Friday, March 29, 2024

Honoring Fire Heroes

A portion of the Memoria wall.

I was given the opportunity to record an oral history for the California Fire Foundation regarding the California Firefighters Memorial. This wonderful organization maintains the memorial wall and surrounding park area in Sacramento, CA. It is a lovely setting that is dedicated to the memory of over 1500 California fire professionals. I wanted to share on my blog what I had to say.



        My name is Judith DeChesere-Boyle. My husband, Rick, and the rest of our family feel honored that my son, Alexander J. Stevenson’s name is engraved on the wall of the California Firefighters Memorial in Sacramento. Whenever we are in the area we feel a presence, one of love and support, just knowing he is honored there.

If Alex had known, he would have said, “Why all the fuss, Ma?” 

We certainly would reply, “Oh, Alex, you are so deserving of this honor.”

Alex's name is here along with his friends, Karen Shubin and Luis Magallanes.

Alex passed away on May 24, 2013, at the age of 39 of occupational-related brain cancer. For nine long years he fought to beat the beast, but in the end, he lost the battle. As a mom, I knew I had to do something to keep his memory alive. So, I wrote a memoir, Tumor Me, The Story of My Firefighter. We talked about it before he passed.


When this is all over,” I told Alex, “no matter what, I’m writing a memoir, a record of all we’ve been through together.”

            He looked at me a bit apprehensively but smiled anyway. He knew there would be no stopping his mom!

            “I’m going to call it Tumor Me,” I told him decisively.

“I think that title might get lost on a few people,” he answered glibly.

“Maybe, but I think it’s perfect. You’re always so upbeat, so funny, even with all you’ve faced. When I feel like crying, you make me laugh. Every day you have me chuckling. It’s a paradox, really. I don’t know how you do it.”

He grinned again, his azure eyes twinkling, an uncanny wisdom lying behind them.


I recall that conversation vividly, and in retrospect I suppose he was right. Some folks might be offended by the title, but I hope would humor me a bit. I had a story to tell, one with a beginning, a middle, and an end.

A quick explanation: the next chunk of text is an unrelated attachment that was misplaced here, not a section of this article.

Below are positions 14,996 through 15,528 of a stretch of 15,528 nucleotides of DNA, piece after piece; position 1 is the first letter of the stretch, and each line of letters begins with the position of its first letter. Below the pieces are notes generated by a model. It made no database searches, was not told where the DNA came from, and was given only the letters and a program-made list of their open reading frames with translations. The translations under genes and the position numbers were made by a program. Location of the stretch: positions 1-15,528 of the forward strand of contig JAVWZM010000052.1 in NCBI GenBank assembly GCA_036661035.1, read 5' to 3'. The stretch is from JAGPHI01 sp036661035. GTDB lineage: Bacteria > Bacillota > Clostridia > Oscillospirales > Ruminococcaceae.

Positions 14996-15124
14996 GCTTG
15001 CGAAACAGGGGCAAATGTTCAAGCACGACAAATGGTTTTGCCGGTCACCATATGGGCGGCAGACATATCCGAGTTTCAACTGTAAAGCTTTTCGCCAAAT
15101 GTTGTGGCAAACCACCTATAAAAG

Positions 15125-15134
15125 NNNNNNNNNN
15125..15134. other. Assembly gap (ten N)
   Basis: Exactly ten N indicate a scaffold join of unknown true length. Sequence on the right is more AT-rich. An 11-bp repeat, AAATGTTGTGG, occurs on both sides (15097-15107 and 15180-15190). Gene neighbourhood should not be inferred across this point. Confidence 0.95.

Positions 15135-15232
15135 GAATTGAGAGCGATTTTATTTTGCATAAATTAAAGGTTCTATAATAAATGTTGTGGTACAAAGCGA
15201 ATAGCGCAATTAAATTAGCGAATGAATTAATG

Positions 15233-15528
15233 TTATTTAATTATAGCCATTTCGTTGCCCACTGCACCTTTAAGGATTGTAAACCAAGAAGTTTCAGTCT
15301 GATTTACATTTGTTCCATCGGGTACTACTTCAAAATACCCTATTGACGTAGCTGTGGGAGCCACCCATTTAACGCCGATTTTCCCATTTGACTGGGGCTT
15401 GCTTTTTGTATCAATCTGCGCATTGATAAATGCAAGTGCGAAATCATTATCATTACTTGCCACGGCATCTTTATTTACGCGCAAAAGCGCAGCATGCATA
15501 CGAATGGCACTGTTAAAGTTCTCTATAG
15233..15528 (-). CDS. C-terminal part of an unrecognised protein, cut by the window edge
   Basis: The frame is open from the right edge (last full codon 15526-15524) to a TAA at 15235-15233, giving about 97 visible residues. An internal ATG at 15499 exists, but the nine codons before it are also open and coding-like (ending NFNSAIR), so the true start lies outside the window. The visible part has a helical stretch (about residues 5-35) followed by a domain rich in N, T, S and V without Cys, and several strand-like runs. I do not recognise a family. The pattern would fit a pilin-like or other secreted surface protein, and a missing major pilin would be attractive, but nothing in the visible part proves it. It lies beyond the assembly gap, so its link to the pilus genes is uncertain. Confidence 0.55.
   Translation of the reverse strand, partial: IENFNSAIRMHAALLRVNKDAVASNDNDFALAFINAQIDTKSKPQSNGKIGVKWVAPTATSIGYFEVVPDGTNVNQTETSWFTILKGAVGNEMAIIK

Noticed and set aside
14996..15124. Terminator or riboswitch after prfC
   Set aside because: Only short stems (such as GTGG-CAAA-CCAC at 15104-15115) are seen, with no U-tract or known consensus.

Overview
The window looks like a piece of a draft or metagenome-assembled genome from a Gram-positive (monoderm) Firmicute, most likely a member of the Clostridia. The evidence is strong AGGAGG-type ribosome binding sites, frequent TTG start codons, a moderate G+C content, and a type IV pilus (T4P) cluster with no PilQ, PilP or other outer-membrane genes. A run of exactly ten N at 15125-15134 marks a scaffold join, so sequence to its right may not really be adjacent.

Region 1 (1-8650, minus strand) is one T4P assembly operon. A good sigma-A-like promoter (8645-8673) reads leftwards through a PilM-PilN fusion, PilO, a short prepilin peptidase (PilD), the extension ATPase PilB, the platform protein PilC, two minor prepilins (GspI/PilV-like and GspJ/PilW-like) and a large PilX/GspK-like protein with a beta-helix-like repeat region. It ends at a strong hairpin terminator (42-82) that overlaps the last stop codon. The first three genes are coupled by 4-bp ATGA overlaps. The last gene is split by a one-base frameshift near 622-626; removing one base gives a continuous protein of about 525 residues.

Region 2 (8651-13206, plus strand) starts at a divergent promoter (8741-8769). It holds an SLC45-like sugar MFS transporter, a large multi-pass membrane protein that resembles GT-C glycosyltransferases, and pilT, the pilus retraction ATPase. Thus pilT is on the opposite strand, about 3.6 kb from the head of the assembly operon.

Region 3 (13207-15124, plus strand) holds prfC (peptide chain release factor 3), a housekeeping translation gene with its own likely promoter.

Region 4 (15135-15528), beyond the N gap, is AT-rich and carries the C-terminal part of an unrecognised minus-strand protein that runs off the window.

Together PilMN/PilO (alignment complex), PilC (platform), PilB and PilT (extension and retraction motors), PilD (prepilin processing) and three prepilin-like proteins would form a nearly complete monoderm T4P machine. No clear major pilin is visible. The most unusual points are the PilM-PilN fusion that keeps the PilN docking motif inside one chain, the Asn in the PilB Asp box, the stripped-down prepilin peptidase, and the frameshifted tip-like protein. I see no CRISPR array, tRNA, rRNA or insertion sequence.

Ours was a tale of trials, fears, unknowns, and desperation. Yet it was countered with hope, determination, bravery, and unparalleled optimism that only my son could have mustered.

And who was my son? He was a CAL FIRE firefighter, a Fire Apparatus Engineer, a Fire Inspector, a fighter, a friend, a confidant; he was responsible, trustworthy, funny, respected, and loved. He listened, he contributed, and he worked hard. Laughter was his sidekick, and everyone knew it. 

Who was Alex? He was a man, who, when the chips were down, had 4,482 hours of leave donated to him by his co-workers through CAL FIRE’s Catastrophic Leave Bank. It was an unequaled gesture of love and support from his “fire family”.

The words between the covers of my memoir tell our story. It’s a mom’s perspective and every bit is true.

It’s on Amazon and kindle. I would love to send a copy to your office as a way of thanking “the fire family” for always being by our side. And thank you for so beautifully maintaining the California Firefighters Memorial that respects the lives of so many heroes. It keeps their memories alive. And that means everything.



Receiving the flag with my son, Justin.
The memorial